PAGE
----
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Movie Review
Gangs of Wasseypur
A tale of vengeance
Rating :
Hero :
Manoj Bajpai
Heroine :
Reema Sen, Richa Chadda
Other Cast :
Jaideep Ahlawat,Tigmanshu Dhulia,Piyush Mishra,Nawazuddin Siddiqui, Huma Qureshi
Director :
Anurag Kashyap
Music Director :
Sneha Khanwalkar
Producer :
Anurag Kashyap, Sunil Bohra
Release Date :
The impulsive reaction to a movie, said to be inspired by the likes of the master of stylised violence, Quentin Tarantino, is a high expectation. Anurag Kashyap’s Gangs of Wasseypur, a tale of vengeance told through three generations, rises to the mark bloody well.

Anurag Kashyap has always been a specialist of realism, but the manner in which he has rendered violence using the paradoxical characters with breathless pace makes Gangs of Wasseypur a stirring, edgy movie experience. The blood-soaked drama that narrates the revenge saga of gang warfare set in the badlands of Dhanbad's Wasseypur district is colored with magnificent performances and devious humour. The movie opens to a sequence of the once-famous daily soap Kyunki Saas Bhi Kabhi Bahu Thi and what follows unnerves you till the end of the movie.

The casting and acting is remarkable and spot on with Jaideep Ahlawat playing Shahid Khan, Manoj Bajpayee playing his son Sardar Khan and Nawazuddin Siddiqui playing his son Faizal. Richa Chaddha sparkles as Sardar’s rugged wife Nagma, while Reema Sen has delivered in spades as the sensuous Durga. When Shahid Khan is murdered by Ramadheer Singh, it sets off the revenge trail that lasts between the Khans and the Qureshis over generations. The central character Sardar, who vows to avenge his father’s death by inflicting pain, humiliation and fear, is perhaps the best performance delivered by Bajpayee after Bhiku Mhatre in Satya.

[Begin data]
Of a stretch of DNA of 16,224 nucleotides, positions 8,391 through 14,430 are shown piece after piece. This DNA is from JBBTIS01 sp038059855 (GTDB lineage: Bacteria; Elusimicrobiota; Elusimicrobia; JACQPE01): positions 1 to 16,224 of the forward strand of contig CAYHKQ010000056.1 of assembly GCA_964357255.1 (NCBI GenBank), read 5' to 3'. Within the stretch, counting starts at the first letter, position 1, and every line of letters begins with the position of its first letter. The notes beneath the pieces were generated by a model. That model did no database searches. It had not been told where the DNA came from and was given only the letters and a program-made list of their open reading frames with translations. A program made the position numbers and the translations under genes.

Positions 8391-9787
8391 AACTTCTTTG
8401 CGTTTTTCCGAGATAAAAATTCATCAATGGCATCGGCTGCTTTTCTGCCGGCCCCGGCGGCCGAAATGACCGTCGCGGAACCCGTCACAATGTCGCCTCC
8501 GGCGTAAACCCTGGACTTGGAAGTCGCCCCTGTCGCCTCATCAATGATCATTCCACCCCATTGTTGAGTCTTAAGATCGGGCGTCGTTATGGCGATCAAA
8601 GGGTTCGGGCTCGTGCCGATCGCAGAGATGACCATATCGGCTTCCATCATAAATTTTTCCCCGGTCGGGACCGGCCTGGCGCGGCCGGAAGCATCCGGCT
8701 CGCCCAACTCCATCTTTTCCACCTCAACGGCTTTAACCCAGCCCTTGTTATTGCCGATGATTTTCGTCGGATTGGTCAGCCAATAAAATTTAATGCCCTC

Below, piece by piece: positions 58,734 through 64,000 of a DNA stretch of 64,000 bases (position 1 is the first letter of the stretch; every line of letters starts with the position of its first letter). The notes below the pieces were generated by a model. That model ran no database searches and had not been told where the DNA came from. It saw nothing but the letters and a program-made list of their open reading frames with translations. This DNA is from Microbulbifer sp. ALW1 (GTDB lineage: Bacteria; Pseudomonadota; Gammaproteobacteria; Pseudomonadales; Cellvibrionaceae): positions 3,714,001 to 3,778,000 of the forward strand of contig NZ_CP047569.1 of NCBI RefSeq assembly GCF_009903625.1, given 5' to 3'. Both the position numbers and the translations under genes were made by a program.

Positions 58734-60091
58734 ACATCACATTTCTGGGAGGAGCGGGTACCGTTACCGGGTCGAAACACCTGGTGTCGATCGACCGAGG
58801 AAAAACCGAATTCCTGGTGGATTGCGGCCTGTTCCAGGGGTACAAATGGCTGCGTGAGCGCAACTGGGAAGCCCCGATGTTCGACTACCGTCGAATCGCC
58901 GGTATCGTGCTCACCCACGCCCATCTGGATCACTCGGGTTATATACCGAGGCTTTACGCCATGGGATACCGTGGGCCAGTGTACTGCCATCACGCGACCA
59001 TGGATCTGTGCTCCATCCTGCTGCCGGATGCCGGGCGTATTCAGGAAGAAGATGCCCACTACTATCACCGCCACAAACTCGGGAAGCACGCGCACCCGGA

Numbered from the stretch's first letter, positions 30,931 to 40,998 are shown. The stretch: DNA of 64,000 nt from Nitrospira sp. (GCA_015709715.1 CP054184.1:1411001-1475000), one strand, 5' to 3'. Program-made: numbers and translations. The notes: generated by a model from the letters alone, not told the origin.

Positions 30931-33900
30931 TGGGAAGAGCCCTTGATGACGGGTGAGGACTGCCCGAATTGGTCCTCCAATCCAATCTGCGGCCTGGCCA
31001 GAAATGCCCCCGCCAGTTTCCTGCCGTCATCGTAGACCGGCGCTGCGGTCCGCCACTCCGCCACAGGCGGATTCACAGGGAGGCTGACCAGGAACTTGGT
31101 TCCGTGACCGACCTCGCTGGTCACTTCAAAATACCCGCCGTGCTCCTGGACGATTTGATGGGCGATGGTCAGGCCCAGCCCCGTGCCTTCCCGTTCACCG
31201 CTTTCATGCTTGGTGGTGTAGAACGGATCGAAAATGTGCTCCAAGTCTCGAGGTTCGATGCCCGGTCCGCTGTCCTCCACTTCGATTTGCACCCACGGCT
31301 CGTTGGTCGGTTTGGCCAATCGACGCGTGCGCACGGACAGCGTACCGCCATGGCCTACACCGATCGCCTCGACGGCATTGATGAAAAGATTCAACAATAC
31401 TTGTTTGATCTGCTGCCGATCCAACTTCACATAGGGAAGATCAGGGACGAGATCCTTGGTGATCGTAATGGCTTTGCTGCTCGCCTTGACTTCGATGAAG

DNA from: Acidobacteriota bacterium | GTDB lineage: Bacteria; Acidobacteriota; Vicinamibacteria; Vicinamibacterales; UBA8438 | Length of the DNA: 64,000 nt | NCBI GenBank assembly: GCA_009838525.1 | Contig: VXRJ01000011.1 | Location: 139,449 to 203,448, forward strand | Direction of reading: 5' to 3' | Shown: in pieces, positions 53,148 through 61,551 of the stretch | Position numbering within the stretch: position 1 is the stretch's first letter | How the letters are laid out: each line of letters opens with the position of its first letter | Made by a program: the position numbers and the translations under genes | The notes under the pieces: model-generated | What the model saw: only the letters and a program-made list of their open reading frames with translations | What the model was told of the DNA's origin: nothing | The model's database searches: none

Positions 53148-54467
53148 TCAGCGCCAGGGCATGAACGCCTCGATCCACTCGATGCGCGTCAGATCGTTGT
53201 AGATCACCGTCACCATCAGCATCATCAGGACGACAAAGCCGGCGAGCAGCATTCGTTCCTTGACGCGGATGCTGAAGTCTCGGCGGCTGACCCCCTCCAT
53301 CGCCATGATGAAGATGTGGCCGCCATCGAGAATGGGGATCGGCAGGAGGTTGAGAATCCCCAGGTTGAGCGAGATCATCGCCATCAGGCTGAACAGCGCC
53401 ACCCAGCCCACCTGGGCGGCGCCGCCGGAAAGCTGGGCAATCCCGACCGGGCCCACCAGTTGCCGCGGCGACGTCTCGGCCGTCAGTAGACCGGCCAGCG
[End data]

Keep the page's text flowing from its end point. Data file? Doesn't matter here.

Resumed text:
The story brims with characters who are outlaws living far away from society’s moral compass and their female counterparts who fill spirit and charm into the plot. Even the minor characters of the movie have been given lucid details so that you won’t feel their presence out of place. Another laudable part is the dialogues which infuse the gory tale with humour. The milieu and language is just perfect and justifies the director’s imaginative version of Wasseypur. Sneha Khanwalkar’s soundtrack has given an entirely different dimension to the film.

However, the length of the movie and the long list of characters and their respective family trees adds to the complexity of the plot, well enough to confuse you. The story constantly shifts between personal and professional conflicts, putting you at a loss to emotionally invest at any particular point.

Anurag Kashyap had a very strong theme but too much of it has left the audience saturated like an over eaten feast. Gangs of Wasseypur with its modern treatment has however compensated for the excessive relationships and rivalries in the storyline. The movie is by turns engaging and frustrating.

The blood feud that starts in 1941 will continue in Gangs of Wasseypur Part 2, which is set in contemporary times. Apart from the minor hiccups that the movie has suffered, I am definitely going to buy a ticket for the next part as well.
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